A Lot or a Little?
What you will—and won't—find in this movie.
Otter 501 is like a doctoral dissertation on otters; kids will learn nonstop facts about the cuddly sea creatures, from their habitats, the history of otter hunting that led to their endangerment, their life cycles, eating, grooming, hunting, mating practices, and more.
The movie's overriding message is environmental: Humans need to take better care of their waterways to preserve ocean life, especially the endangered animals that are losing their way due to pollution and the disruption of their natural habitat. Through Katie, the filmmakers also pose a challenge for viewers to get involved and learn more about otters (in particular) and how they can help the rescue centers (like the Monterey Bay Aquarium) that save and adopt otter orphans.
Positive Role Models
Katie is a committed and selfless animal lover (and marine biologist) who volunteers at the Monterey Bay Aquarium and immerses herself in the aquarium's otter program. She explains everything that's going so audiences understand why otters are more than just cute and cuddly.
Violence & Scariness
A dead otter mom is shown in the water with her otter pup clinging to her body. She has a huge gash on her middle, and the scientist explains that she was killed by a shark. Later it's explained that the pup likely won't survive, either, since he was deprived of his mother's milk and warmth for too long. Katie is very sad when she talks about it.
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Sex, Romance & Nudity
One brief discussion of how a territorial male wants to mate, even though the female is starving and still nursing her pup. If she mates, she'll stop lactating, and the pup might die.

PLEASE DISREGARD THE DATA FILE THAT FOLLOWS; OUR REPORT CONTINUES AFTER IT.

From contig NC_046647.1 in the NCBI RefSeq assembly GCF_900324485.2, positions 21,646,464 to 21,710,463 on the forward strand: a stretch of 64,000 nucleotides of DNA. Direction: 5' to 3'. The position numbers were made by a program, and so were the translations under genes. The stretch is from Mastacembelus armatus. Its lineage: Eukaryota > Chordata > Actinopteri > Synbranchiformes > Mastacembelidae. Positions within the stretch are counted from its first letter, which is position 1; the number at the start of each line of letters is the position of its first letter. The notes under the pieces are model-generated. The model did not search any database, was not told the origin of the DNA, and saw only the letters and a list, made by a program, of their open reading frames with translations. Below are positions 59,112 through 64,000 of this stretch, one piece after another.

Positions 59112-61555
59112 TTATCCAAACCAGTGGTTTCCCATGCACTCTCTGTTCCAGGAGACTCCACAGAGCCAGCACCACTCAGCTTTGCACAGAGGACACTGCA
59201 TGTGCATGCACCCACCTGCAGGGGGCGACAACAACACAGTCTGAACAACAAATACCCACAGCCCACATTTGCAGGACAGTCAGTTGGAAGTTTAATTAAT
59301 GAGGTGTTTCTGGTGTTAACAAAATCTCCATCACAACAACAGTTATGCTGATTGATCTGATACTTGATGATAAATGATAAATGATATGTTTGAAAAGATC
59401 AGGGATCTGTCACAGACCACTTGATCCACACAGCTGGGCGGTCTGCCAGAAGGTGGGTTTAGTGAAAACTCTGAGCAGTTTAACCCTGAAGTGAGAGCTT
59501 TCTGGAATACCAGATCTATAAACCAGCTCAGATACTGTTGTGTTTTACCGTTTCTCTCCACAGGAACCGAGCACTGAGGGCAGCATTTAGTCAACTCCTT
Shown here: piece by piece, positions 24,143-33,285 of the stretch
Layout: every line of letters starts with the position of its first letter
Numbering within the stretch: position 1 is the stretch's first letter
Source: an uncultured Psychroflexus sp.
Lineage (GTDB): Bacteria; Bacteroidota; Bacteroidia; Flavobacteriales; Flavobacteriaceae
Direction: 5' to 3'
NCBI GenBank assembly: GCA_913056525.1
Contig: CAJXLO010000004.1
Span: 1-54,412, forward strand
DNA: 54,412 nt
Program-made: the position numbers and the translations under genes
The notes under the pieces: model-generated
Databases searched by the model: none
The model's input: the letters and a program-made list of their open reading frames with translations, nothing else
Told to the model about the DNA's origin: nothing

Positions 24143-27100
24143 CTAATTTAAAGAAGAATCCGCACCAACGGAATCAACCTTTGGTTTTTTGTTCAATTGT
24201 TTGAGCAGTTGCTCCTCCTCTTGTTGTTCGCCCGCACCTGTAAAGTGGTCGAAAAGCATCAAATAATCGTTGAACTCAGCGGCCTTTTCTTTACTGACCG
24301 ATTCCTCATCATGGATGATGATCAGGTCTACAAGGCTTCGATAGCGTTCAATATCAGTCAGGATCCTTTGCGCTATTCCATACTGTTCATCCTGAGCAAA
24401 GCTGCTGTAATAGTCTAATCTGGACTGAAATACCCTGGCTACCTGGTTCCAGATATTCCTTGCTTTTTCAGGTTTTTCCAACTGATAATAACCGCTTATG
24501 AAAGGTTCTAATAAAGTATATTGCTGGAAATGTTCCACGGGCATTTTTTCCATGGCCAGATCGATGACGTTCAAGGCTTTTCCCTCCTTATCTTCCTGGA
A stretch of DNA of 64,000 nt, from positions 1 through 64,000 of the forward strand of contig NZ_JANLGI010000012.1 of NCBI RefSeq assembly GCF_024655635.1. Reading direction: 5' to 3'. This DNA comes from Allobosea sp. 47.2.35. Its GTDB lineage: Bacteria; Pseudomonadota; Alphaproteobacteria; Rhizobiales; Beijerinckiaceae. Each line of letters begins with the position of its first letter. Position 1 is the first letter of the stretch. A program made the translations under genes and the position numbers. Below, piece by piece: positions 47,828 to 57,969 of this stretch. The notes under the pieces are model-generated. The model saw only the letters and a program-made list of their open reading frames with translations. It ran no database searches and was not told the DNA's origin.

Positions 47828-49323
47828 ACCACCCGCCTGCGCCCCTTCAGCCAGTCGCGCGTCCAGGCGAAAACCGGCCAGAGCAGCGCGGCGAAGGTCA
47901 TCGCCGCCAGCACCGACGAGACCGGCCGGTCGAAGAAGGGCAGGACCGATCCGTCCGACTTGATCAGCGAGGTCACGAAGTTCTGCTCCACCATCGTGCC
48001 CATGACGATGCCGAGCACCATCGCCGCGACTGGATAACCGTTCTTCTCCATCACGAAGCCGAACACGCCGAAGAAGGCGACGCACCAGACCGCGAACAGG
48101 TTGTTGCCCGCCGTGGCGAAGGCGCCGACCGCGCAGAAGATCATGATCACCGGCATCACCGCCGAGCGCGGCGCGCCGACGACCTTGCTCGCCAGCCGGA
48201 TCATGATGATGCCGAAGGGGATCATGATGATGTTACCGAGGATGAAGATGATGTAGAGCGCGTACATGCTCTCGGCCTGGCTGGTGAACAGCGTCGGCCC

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Products & Purchases
Katie frequently uses Facebook, her iPhone, and what looks like a Macbook with the Apple logo covered.
Parents Need to Know
Parents need to know that Otter 501 is a nature documentary with a semi-scripted framing story/character instead of the typical narrator. Like most nature documentaries, the film contains some potentially disturbing scenes -- like of a crying otter pup clinging to its dead mother's body. The otter mom's shark bite is shown, and the audience is told that the pup is unlikely to survive. And there are other sad moments when otters don't make it or are lost and presumed dead. Ultimately, though, this is an incredibly educational documentary about otters' life cycle and their importance as one of the ocean's most interesting and important species. Younger otter lovers may not have the attention span needed to follow some of the movie's longer explanations, but science- and animal-oriented tweens are sure to pick up lots of great facts. To stay in the loop on more movies like this, you can sign up for weekly Family Movie Night emails.
Is It Any Good?
Despite the appealing central character and the adorable animals on display, Otter 501 requires patience and a long attention span to make it worthwhile. Even though Katie is young and spends a lot of time sharing her experiences on Facebook and via text, it's obvious that a lot of what she's saying is scripted, because it sounds almost like she's acting instead of just being herself. It takes a while to get used to the movie's hybrid format; those who prefer a traditional, distinguished-sounding narrator might be confused or bothered by Katie's presence.
In a more traditional documentary, the filmmakers would have interviewed the aquarium staff and spoken to various academics who could put the historical significance of sea otters in context. In Otter 501, Katie and computer graphics and archive photos provide the exposition whenever the camera isn't focused on the otters themselves. Observant audiences will learn a great deal about what makes otters such a miraculous species (did you know the great otter hunt of the 19th century helped finance the Industrial Revolution?), but younger kids (and some parents) might find the nearly 90-minute exploration of the endangered species a bit of a stretch.
Did we miss something on diversity?
Research shows a connection between kids' healthy self-esteem and positive portrayals in media. That's why we've added a new "Diverse Representations" section to our reviews that will be rolling out on an ongoing basis. You can help us help kids by suggesting a diversity update.